rurban has started working on parrot performance. Just today he got NQP to compile on a parrot that uses -O2 (not gcc’s -O flag. This one is about the parrot imcc). He’ll probably be improving parrot’s performance for Rakudo and NQP in the near future. He has also said before that parrot’s concurrency model is vastly superior to MoarVM’s. The MoarVM developers don’t agree on that, but I’d love to be surprised.

jnthn said he’ll focus on unblocking Rakudo * on MoarVM and the JVM after the next bits of concurrency work, so that we will hopefully have a triple-backend Rakudo * release this month. This includes NativeCall for MoarVM, which will thankfully be a lot simpler than it was for the JVM. MoarVM and parrot rely on the same library to do this, so there may be a lot of copypesto to be had.

I finally got the tip I needed for how to properly implement cascading block inlining for the NQP optimizer, so I’ll try to get that up and running this week. It ought to improve performance and memory usage on all of our backends.

Low hanging fruit

If you’d like to help out, here’s a little nugget to get you started:

Our evalbot on the IRC server currently outputs the versions of the backends used whenever someone asks it to eval some code. Since we’ve got three backends at the moment, these lines can become quite long:

   moritz | r: 1
 +camelia | rakudo-parrot 1aeb7c, rakudo-jvm 1aeb7c, rakudo-moar 1aeb7c: ( no output )

It would be nice to have it output

rakudo-{parrot,jvm,moar} 1aeb7c:

instead. Camelia is written in perl5 and the source code can be found on github. I’ve started a naive implementation of this in Perl 6, but only perl5 code will be accepted into the evalbot at this point. I’m sure there’s an algorithmically nicer implementation that can be done, though.

Something else that could be done soon-ish even if you don’t have a lot of experience yet is implementing the “locallifetime” op on MoarVM to allow temporary locals to be released by the register allocator earlier.

Something that’s always appreciated is helping out with ecosystem modules. You can try one or two out, report and perhaps golf bugs, weigh in on design decisions, … Or you can port your favourite perl5 (or even python/ruby/…) module over.

If any of those tasks seem interesting to you, feel free to visit us on the IRC. We are on the freenode network in #perl6. I hope you’ll have a wonderful week, my esteemed readers :)

Changes during Week 9 of 2014

Last week didn’t pack quite as many individual changes, but there are a couple really nice bugfixes in there. Let’s dig in!

  • Fewer methods on List will force eager evaluation of said list (some of them used List.end indirectly, which forced eagerness erroneously)
  • The combinations method of List will now also contain the empty List in the full Powerset.
  • The X and Z metaops (“Cross” – the cartesian product – and “Zip” respectively) will now correctly refrain from flattening itemized things, such as Arrays.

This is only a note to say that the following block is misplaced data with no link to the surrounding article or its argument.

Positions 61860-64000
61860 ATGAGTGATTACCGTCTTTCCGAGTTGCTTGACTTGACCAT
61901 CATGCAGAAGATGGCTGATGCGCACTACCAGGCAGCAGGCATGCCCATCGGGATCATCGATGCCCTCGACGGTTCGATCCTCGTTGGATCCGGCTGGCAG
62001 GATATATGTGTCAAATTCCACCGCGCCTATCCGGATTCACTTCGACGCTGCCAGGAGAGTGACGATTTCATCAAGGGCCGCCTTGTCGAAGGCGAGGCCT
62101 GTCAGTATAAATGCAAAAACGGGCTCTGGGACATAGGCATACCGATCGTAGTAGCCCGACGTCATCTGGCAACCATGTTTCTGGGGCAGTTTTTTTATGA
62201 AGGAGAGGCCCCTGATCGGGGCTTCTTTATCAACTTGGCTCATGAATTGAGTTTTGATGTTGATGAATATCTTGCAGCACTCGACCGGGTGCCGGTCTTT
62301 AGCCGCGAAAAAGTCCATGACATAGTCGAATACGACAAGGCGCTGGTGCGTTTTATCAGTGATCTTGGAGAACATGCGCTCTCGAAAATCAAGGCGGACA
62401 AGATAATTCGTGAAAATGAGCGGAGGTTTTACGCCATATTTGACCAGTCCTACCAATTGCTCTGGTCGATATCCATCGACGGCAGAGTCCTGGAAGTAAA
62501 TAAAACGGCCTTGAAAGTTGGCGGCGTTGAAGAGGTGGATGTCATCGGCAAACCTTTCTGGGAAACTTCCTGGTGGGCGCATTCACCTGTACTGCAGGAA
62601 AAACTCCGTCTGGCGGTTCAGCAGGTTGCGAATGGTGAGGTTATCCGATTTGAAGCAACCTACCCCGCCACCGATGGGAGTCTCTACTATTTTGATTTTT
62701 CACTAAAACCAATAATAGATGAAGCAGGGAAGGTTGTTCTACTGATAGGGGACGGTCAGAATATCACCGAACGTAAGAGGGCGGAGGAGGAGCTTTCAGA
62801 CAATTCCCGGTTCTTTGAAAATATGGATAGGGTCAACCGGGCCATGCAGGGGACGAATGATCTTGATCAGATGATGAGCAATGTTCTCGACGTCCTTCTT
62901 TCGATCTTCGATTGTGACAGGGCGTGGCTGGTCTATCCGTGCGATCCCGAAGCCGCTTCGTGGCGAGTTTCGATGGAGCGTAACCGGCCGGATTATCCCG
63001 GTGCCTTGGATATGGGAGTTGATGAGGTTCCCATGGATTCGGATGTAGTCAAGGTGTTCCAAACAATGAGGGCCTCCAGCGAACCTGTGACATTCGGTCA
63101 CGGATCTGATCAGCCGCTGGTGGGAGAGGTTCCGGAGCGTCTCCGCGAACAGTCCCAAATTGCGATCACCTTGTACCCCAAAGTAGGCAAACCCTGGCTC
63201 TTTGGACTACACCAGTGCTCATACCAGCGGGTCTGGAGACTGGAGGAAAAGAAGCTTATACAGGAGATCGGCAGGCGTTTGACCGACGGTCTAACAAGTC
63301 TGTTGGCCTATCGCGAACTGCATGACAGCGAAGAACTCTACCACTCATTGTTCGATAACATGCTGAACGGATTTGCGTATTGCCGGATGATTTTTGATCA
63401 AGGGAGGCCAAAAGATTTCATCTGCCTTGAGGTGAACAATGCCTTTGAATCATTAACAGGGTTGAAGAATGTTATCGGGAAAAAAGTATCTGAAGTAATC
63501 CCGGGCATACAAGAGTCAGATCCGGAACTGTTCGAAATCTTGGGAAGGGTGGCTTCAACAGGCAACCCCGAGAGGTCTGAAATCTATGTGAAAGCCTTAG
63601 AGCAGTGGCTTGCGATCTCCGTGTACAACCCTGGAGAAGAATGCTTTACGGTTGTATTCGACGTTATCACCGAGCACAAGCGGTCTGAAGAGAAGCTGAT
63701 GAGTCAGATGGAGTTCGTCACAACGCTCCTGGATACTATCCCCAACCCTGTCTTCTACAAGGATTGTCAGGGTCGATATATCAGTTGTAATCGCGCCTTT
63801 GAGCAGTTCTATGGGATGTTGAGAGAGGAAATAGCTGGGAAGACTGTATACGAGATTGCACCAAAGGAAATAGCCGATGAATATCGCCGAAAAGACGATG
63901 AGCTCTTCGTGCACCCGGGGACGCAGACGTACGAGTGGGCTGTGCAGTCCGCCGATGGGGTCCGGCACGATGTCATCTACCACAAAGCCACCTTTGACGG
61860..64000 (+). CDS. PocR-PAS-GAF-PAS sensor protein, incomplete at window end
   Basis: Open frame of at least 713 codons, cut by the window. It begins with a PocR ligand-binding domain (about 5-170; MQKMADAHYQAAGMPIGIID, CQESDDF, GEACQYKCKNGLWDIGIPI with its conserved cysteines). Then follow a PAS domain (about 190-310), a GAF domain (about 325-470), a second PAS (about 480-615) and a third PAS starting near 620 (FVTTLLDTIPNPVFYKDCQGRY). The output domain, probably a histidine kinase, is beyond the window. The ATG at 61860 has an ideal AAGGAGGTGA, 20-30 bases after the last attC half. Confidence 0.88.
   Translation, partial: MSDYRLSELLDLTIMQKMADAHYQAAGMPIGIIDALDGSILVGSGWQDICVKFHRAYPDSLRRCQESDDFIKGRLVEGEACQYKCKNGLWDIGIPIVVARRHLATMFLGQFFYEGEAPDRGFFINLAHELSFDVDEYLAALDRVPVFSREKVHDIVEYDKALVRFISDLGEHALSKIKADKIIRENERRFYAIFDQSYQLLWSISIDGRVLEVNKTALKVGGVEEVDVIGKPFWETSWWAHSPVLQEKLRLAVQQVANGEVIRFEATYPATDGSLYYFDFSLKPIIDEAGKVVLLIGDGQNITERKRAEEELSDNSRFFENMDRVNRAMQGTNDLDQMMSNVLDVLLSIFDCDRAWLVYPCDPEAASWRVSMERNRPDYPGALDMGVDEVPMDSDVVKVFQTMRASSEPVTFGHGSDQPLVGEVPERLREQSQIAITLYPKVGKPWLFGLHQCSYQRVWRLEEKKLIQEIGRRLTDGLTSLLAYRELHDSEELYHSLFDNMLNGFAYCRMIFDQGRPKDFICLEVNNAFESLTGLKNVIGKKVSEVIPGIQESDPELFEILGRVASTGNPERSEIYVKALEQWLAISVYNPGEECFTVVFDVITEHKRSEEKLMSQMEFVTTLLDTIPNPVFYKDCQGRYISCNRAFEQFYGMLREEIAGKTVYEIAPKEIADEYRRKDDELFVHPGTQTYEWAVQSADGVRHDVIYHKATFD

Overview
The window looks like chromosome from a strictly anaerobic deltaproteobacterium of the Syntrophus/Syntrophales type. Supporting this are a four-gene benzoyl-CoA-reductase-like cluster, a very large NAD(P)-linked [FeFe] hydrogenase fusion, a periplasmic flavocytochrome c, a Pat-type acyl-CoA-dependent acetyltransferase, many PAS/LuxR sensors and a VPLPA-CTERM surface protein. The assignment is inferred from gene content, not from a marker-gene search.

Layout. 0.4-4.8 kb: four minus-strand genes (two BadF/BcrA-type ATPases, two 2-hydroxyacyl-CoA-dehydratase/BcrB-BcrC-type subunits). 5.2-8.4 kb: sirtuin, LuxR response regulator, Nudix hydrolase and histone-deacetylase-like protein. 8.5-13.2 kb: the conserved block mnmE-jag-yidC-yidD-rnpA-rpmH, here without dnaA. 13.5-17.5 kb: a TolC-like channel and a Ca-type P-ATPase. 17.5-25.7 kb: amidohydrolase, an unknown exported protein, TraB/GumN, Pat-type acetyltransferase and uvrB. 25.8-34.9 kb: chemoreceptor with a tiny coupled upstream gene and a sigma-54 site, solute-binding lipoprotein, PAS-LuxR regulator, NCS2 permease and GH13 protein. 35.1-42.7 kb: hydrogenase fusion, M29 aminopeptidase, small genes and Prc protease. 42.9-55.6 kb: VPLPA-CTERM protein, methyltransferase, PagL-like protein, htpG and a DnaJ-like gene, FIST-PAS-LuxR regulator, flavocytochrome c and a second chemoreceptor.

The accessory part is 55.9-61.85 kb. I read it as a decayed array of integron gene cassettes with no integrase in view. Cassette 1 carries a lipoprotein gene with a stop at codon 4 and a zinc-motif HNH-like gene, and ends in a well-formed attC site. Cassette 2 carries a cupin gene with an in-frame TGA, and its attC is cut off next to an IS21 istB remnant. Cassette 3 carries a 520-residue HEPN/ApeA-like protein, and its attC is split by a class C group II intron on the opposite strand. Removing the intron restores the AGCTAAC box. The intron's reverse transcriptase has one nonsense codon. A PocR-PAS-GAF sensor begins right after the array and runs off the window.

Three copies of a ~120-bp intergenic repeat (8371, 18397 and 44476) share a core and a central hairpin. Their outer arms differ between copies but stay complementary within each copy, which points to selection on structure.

• The reduction metaoperator now recognizes operators with list infix precedence like the X and Z metaops. This makes things like [Z+] work as expected on lists of lists.
  • Unary hyperops will now only distribute among the outermost level of nested list structures. Additionally, there are now “deepmap” and “duckmap” methods in addition to “flatmap”. “duckmap” first tries to apply the operator directly to any object in the list. If that fails, it’ll fall back to descending into substructures.
  • A whole bunch of spectest failures on Rakudo MoarVM that related to unicode properties have been fixed and we’ve now passed Rakudo Parrot in number of passing test cases. Rakudo Parrot is now at approximately 99.8%, Rakudo Moar is at 99.83% and Rakudo JVM is still the baseline of 100% against which we compare. As soon as the moar-conc branches get merged into their respective master branches, we expect the number of spectest passes to go up yet another bit.
  • On the topic of Rakudo MoarVM: the “moar-support” branch of panda has landed and you can now install modules for Rakudo MoarVM using panda. Unfortunately there is at least one known pre-compilation bug that prevents URI among others to be installed. You can install panda for MoarVM by running the “bootstrap.pl” or “rebootstrap.pl” scripts with perl6-m.
  • On the topic of module installation, FROGGS has been working hard on pushing the “eleven” branches forwards. Those aim to implement the much improved module installation, versioning and loading handling as specified in Synopsis S11.
  • I’ve built a fast path into the “string flattening” routine of MoarVM, that causes string concatenation, joining and repetition to become quite a bit faster. Ideally, the flattening will be gone completely soon, but the speed boost is nice to have until then. These operations still suffer from very bad asymptotical behavior.
  • Mouq and lue have been continuing their work on Pod6 and documentation.
  • Mouq also added shorthands @<foo> for @($<foo>) and %<foo> for %($<foo>) and @1 for @($1) as well as %1 for %($1). These are now useful, since $<foo> will – just like the sigil suggests – be itemized.
  • raydiak and smls have been spending time prettying up the style of the rakudo documentation website some more.

An interesting thing to point out is that the first 6 items on this list have been done by TimToady, who has left his self-imposed exile from the implementor’s side of Perl 6. Jnthn didn’t have much time during the week, so I have no big achievements to report for the multithreading support on MoarVM.